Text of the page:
The Society for Immunotherapy of Cancer (SITC) has announced three recipients of the 2020 Richard V. Smalley, MD, Memorial Award and Lectureship, the society’s highest honor: they include Lieping Chen, MD, PhD, Gordon Freeman, PhD, and Arlene Sharpe, MD, PhD.
The research conducted by Drs. Freeman, Chen, and Sharpe formed the foundation for developing immune checkpoint blockade immunotherapies and will be featured during the SITC 35th Anniversary Annual Meeting in November.
“The contributions Drs. Chen, Freeman, and Sharpe have made to the area of immune checkpoint inhibitors have fundamentally changed the treatment of cancer,” said SITC President Mario Sznol, MD. “The current success of cancer immunotherapy can be traced back to their foundational mechanistic studies and commitment to translating their findings to the clinic.”
Dr. Chen’s lab studied lymphocyte costimulation and coinhibition and their application in treating human diseases for over 25 years. Dr. Chen will deliver hisRichard V. Smalley, MD, Memorial Lectureship titled “Why were we interested in immunity within the tumor microenvironment in the 1990s?” at SITC 2020.
Dr. Chen is the United Technologies Corporation Professor in Cancer Research, Professor of Immunobiology, Dermatology and Medical Oncology at Yale School of Medicine, and co-leader of the Cancer Immunology Program at the Yale Cancer Center in New Haven, Connecticut.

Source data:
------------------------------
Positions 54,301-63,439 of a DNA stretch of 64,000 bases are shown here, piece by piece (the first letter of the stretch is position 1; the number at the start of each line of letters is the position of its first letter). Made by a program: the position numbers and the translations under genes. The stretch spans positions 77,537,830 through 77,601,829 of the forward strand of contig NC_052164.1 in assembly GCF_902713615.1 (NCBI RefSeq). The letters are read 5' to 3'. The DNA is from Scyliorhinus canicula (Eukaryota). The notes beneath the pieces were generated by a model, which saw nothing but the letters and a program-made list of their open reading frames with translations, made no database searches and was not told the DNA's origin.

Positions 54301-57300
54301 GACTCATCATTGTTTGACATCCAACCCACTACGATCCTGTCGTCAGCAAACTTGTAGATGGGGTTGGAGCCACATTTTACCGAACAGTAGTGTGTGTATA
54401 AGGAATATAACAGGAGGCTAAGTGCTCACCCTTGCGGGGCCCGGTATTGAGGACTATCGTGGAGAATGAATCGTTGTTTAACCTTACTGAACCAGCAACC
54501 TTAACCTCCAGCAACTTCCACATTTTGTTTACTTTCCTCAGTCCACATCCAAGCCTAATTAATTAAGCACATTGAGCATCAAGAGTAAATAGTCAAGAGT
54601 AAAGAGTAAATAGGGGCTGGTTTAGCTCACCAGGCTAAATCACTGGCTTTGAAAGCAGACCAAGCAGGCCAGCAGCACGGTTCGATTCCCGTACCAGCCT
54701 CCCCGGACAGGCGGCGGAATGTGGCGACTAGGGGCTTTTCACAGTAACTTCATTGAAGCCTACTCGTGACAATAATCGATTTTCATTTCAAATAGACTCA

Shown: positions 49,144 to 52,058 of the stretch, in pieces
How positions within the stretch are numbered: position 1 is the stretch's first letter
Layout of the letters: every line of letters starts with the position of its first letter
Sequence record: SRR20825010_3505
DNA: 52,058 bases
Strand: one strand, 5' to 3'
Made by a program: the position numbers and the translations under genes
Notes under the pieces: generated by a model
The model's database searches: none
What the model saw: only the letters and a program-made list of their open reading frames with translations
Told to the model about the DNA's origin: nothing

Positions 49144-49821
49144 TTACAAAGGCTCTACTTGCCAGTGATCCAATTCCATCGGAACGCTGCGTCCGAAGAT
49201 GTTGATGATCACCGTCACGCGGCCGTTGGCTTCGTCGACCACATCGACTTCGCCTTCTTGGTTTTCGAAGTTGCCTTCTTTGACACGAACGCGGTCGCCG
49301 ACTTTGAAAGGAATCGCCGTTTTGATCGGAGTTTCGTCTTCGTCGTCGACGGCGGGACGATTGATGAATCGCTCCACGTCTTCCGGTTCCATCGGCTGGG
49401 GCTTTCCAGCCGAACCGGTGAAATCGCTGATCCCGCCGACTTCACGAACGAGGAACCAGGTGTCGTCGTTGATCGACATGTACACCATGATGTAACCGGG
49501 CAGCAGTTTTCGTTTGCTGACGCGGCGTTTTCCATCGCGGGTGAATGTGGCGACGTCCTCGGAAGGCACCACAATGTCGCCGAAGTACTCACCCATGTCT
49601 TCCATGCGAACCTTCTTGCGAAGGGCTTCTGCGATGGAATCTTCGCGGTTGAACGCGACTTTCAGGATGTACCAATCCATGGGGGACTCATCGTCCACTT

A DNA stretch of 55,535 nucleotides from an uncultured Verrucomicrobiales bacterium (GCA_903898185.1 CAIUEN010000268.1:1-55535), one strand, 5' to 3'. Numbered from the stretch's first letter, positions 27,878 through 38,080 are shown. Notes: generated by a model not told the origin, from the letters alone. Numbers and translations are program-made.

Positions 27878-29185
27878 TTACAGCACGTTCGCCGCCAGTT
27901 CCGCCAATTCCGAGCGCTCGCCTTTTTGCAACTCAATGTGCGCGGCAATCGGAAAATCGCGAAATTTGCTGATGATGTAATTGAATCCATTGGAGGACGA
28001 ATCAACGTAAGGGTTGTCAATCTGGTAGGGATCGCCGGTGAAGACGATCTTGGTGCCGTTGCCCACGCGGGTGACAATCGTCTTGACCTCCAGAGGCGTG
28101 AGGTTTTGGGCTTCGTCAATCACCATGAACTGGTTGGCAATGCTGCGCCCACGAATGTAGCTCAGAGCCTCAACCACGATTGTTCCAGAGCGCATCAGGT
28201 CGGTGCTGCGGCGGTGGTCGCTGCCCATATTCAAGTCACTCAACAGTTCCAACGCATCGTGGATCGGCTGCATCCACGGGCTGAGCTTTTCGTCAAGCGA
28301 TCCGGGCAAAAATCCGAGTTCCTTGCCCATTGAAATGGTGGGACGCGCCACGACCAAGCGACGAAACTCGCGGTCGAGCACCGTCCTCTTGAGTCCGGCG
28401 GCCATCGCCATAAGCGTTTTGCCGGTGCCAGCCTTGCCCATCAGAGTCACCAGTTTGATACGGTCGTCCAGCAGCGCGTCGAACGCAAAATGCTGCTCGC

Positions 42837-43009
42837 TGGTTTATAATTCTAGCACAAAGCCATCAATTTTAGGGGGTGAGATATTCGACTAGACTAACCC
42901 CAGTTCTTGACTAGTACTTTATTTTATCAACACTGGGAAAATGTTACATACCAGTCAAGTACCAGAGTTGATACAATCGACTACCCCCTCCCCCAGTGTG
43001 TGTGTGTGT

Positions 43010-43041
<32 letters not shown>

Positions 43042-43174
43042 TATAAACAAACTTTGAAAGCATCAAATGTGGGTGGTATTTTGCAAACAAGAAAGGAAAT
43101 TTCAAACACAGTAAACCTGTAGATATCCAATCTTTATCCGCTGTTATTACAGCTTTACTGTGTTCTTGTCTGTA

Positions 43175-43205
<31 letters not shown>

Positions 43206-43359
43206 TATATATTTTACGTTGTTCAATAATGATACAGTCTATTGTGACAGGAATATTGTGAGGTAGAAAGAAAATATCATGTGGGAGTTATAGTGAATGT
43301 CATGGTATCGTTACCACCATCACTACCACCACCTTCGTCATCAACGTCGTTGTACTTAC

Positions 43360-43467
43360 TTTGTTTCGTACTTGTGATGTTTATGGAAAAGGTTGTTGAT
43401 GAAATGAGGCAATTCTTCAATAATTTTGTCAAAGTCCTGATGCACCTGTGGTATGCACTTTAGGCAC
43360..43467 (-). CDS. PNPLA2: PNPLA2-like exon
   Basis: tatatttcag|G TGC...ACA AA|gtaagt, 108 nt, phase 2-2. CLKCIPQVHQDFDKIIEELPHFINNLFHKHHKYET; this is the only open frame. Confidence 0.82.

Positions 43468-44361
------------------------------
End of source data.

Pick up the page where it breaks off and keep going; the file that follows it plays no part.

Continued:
Dr. Freeman’s lab identified the major pathways that control the immune response by inhibiting T-cell activation (PD-1/PD-L1 and B7-2/CTLA-4) or stimulating T-cell activation (B7-2/CD28). The title of Dr. Freeman’s lecture is “The PD-L1/PD-1 Pathway: Discovery and New Insights.”
Dr. Freeman is in the Department of Medical Oncology at Dana-Farber Cancer Institute and is a Professor of Medicine at Harvard Medical School.
Dr. Sharpe’s lab recently developed a CRISPR/Cas9 screening platform to identify genes that regulate T cell tolerance and T cell exhaustion in immune cells, and is using this approach to determine how perturbation of coinhibitory receptors and other immunoregulatory genes can improve responses to PD-1 checkpoint blockade. Dr. Sharpe will deliver her Richard V. Smalley, MD, Memorial Lectureship titled, “Discovery of New IO Targets and Mechanisms Leveraging CRISPR” discussing her recent work.
Dr. Sharpe is the George Fabyan Professor of Comparative Pathology, Chair of the Department of Immunology at Harvard Medical School, and Co--Director of the Evergrande Center for Immunologic Diseases at Harvard Medical School and Brigham and Women’s Hospital.